Navigate to the VirtualBox official download page on your browser, click on the Downloads on the left menu to select the right VirtualBox package. The right package will depend on t OS you are currently running. Even so, be sure to download the latest version.
Step 2: Install the VirtualBox
Once your downloaded has completed, double-click on setup file. This operation will reveal the conventional Setup Wizard. Follow the on-screen prompts to install VirtualBox on your PC. Once the installation is complete, click on the Finish button to close the Wizard window.
Step 3: Setting Up the Virtual Machine
The VirtualBox app should launch automatically following successful installation. If it does not launch h, just open it from your desktop. This will display the VirtualBox Manager window. Now click on the New button on the upper-left corner of the window to open the ‘ Create Virtual Machine’ dialog box.
Give the virtual machine a name, or just stick to the Kali name, and then proceed to select Linux from the drop-down menu. Next, you need to expand the third drop-down menu, and select Debian (64bit), or 32-bit, if you are using the 32-bit Kali Linux version.
Click Next, and select the amount if RAM you would like to allocate to your new virtual machine. It is advisable to allocate less than 25% of the total system RAM to your virtual machine. Click Next, and select ‘Create Virtual Hard Disk’ on the next screen.
Once you are done, click on the Create button.
Decide on the Hard Disk Allocation
On the screen that appears next, you will be required to choose whether you want the hard disk you just created to be allocated dynamically or at a fixed size. Choose ‘Dynamically allocation and then click on Next. This means that the system will never take up the entire disk size, unless you need it.
Thereafter, you need to choose the amount of hard drive space you would like to allocate to the virtual machine as well as the location of the VM. The default allocation is usually 8GBB, but you may need to increase this to between 20 and 25GB.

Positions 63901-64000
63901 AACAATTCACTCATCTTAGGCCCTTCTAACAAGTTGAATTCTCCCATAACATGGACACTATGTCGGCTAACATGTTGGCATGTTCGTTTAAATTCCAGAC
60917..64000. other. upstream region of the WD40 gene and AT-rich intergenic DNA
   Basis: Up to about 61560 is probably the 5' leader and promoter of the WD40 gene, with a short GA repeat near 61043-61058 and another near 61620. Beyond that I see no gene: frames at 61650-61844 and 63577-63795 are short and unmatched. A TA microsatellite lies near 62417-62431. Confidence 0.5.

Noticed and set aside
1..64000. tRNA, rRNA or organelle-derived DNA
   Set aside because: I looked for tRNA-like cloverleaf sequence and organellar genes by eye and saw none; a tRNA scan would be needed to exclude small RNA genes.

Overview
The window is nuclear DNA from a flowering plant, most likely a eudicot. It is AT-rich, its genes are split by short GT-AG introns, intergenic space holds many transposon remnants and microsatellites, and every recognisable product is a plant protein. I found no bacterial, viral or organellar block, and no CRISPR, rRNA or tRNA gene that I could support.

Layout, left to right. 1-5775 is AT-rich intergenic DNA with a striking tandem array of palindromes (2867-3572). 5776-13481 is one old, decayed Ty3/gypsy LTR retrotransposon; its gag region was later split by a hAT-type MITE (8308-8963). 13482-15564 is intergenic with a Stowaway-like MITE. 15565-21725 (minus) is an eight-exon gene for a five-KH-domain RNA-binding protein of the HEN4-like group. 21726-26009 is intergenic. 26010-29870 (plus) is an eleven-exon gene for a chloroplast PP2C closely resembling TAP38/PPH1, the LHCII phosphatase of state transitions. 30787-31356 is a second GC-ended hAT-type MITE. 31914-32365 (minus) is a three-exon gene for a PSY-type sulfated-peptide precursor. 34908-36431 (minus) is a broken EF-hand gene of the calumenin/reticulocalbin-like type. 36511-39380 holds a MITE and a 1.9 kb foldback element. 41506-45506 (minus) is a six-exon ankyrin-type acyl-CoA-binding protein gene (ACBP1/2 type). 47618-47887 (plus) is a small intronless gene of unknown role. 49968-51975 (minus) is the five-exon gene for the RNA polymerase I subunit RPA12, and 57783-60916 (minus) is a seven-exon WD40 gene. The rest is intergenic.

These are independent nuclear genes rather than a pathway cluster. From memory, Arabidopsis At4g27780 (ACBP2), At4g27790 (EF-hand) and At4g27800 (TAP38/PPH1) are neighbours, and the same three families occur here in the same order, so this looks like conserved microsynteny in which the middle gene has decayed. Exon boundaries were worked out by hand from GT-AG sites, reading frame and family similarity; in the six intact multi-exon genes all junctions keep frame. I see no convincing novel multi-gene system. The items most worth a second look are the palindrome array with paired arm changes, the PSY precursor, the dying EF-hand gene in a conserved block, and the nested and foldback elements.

Installing Kali Linux on the VirtualBox
At this point, you will need to install Kali on the VM you just installed. Towards the left of the VM window, you should see an indicator that says that Kali VM is powered off. Click on the Green arrow icon to start it. From the Kali Linux installation files you downloaded, select the file with a .iso extension.
To do this, you need to click on the Folder icon towards the right side of the window and then navigate to your downloads folder. Select the Kali image file you downloaded earlier, and the click on the Start button.
Setting up Kali Linux
Now that you have installed Kali on your Virtual Box VM, you need to customize it to your specific requirements. Following installation, Kali will automatically launch offering you a number of startup choices. As a beginner, it is advisable to use the graphical install option.
Use the arrow keys on your keyboard to navigate through the menu. If you happen to get an error at this stage, you should enable Virtualization on the system BIOS. Click on the Next button, and select your preferred language. Now click Continue, and select your location.
Once again, click on Continue and choose your preferred keyboard layout. Click on Continue and allow VirtualBox enough time to detect your hardware and network adapters. Wait until the ‘Network Configuration’ screen comes up before proceeding.
Configuring the Network for Kali
On the first configuration screen, you will be required to name the host. The default name is Kali, but you may change it to whichever name you desire, and then click continue. The next screen will require you to enter your preferred password for the root user.
The root user in Linux is essentially the all-powerful system administrator. Just enter a strong password that you can easily remember. Click on the Continue button and select your current time zone on the screen that comes up next.
Disk Partitioning for Kali
Click continue, and ‘Guided – use entire disk’ on the partition disk screen that comes up. This allows Kali to detect your hard drives, and automatically set up a partitioner. At this point, you will get a warning that all data on the disk you selected will be erased. Just click on the Continue button.
This won’t cause you to lose any data as you are dealing with a virtual disk that is already empty. On the next screen, select the ‘all files in one partition’ option and then select whether you would like to write the changes to the disk or not.
Finally, select the ‘ Finish partitioning and write changes to disk’ option, and click Yes on the confirmation dialog that comes up. Now the system will start installing Kali Linux, allow it enough time to complete the process. Once complete, you will be promoted on whether to use a network mirror, click No.
Grand Unified Bootloader (GRUB) Installation
You will get a prompt enquiring on whether you would like to install GRUB. The bootloader will essentially allow you to select the various operating systems you can boot into. Click on Yes to install the bootloader. On the next screen, select the manual installation option as the automatic one tends to hang at some point.